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Do You Have Digital Eye Strain?

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Knowledge Center

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EyeQue

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July 31, 2018

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Technology can be a beautiful thing but it might also be ruining your eyes! Laptops, computers, tablets, e-readers, smartphones – this proliferation of digital screens has given rise to what is termed “digital eye strain.” Digital eye strain, or computer vision syndrome (CVS) is a repetitive movement injury that occurs with overexposure to digital screens when the eye follows the same pattern again and again.

What is Digital Eye Strain?

Two hours of digital screen time is all it takes for digital eye strain to set in. With over eighty percent of Americans reporting they use some sort of digital device for more than two hours a day and over fifty percent reporting they use more than one digital device at a time, digital eye strain has become a very real threat to eye health.

Symptoms of digital eye strain include headaches, red, dry eyes, tension in the neck and shoulders, and blurred vision. Digital eye strain happens when the eye is forced to focus and re-focus when looking at a computer screen at work, for instance. If you have to do a lot of reading on a computer screen or switch from hardcopies to a screen, the eye muscles are constantly adapting to those changes, not to mention adjusting to any glare or flickering that may also be occurring. That’s a lot of work for the eye muscles, which deteriorate and lose their elasticity with age.

Remedies for Digital Eye Strain

There are a number of things you can do to alleviate or prevent digital eye strain. If you wear glasses, be sure to keep your prescription up to date. Proper lighting is also essential to preventing digital eye strain. Make sure any lighting in the room, especially overhead lighting, is no brighter than the screen you’re viewing.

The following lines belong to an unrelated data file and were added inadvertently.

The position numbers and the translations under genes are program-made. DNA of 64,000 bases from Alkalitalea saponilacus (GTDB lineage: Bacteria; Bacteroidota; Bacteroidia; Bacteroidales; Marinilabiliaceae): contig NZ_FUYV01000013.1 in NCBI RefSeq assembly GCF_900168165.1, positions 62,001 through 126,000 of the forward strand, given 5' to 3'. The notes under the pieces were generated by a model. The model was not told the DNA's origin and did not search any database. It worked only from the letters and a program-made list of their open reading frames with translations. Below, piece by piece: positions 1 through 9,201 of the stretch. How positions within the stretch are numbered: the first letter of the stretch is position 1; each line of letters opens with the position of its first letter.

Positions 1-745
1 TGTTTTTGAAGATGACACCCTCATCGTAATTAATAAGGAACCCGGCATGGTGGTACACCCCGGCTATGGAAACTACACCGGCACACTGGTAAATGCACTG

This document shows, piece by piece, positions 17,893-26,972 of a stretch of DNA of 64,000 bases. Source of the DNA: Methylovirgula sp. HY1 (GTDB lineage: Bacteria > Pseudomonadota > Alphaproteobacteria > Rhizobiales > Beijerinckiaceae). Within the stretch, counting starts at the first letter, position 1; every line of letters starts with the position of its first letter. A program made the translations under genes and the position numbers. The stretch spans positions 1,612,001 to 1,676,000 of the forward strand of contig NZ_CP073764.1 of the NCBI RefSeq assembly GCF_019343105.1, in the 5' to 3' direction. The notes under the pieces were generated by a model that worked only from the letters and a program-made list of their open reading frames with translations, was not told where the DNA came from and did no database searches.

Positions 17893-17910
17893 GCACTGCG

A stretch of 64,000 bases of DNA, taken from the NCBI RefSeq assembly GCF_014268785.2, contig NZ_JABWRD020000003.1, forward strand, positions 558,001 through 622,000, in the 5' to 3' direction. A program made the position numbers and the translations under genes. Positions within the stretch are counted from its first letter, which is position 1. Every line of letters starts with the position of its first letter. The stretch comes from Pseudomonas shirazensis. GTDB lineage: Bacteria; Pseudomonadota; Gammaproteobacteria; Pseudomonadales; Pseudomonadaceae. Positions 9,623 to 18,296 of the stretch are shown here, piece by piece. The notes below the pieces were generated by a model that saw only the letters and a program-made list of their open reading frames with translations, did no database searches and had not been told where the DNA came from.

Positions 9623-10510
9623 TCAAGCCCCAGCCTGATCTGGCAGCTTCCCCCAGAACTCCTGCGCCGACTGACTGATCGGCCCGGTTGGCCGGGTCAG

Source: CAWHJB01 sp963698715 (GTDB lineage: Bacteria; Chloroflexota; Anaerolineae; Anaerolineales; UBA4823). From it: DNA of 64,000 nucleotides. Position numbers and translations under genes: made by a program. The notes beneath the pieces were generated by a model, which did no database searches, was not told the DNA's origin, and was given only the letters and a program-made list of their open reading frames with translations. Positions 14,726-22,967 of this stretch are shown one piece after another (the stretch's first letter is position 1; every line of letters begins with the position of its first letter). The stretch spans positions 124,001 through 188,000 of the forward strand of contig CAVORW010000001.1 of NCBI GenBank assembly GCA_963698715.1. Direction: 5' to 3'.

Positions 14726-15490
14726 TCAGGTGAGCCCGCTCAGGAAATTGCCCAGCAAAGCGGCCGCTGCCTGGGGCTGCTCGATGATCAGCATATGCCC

If a computer screen is the culprit, swap out old, low-resolution monitors for LCD, flat panel displays. Additionally, utilize blue screen settings on your phone or tablet, which not only reduce digital eye strain but help prevent sleep issues associated with too much screen time. An anti-glare screen is another option, as is a computer hood.

Good posture is also of vital importance. Try to remain sitting upright. Avoid rounding the shoulders and leaning in by positioning your mouse closer to you and making sure your chair has proper back support so you can maintain a decent viewing distance from your screen without any sort of discomfort.

If you wear contact lenses, progressive lenses or bifocals, ask your eye doctor about computer glasses, which are highly individualized glasses that take into account the distance you sit from the computer and place the optical center of the lenses perfectly in line with your pupils. They also feature magnifying power at a slightly lower percentage than that of reading glasses to reduce strain.

Last but not least, practice self-care. Blink, take frequent breaks, and exercise the eyes by looking at something at a distance for ten to twenty seconds, looking at something close-up for ten to twenty seconds, and then looking at something at a distance again for another ten to twenty seconds. Looking at objects far away give the eye muscles an opportunity to relax.